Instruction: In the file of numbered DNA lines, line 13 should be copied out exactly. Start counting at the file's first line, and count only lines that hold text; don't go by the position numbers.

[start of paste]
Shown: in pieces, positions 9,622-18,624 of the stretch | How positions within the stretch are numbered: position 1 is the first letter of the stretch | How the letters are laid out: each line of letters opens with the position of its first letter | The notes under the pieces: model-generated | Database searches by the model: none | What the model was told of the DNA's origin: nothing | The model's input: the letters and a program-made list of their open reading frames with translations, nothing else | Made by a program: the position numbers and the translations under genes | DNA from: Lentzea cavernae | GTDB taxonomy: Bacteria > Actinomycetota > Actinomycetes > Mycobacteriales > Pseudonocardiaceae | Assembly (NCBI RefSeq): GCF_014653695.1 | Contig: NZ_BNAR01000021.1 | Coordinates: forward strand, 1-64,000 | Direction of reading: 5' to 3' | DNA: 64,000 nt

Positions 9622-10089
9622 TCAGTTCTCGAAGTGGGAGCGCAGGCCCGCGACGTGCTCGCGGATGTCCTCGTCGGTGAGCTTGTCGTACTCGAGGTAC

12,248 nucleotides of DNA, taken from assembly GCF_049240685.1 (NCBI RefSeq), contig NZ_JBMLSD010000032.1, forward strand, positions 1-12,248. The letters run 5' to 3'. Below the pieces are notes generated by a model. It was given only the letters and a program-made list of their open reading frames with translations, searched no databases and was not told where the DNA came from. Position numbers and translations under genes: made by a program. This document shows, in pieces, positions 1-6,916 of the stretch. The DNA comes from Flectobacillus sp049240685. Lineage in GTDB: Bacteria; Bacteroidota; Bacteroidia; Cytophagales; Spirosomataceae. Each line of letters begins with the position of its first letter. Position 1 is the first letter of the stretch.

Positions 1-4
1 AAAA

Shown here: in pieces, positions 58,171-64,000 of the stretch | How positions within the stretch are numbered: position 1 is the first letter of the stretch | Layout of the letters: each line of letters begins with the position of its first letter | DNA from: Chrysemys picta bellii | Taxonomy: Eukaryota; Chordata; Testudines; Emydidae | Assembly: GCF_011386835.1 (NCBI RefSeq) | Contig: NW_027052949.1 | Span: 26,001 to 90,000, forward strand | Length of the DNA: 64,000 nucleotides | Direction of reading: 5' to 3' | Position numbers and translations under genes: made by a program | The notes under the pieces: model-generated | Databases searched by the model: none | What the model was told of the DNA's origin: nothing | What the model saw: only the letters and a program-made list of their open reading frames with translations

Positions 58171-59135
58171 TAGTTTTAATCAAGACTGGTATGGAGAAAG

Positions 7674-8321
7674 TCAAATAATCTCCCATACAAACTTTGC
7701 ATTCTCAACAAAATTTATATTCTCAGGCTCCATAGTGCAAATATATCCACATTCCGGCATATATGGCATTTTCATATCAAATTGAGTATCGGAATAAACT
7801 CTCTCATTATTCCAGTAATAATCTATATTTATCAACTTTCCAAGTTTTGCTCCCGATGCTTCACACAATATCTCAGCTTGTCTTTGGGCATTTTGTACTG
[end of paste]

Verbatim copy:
7801 CTCTCATTATTCCAGTAATAATCTATATTTATCAACTTTCCAAGTTTTGCTCCCGATGCTTCACACAATATCTCAGCTTGTCTTTGGGCATTTTGTACTG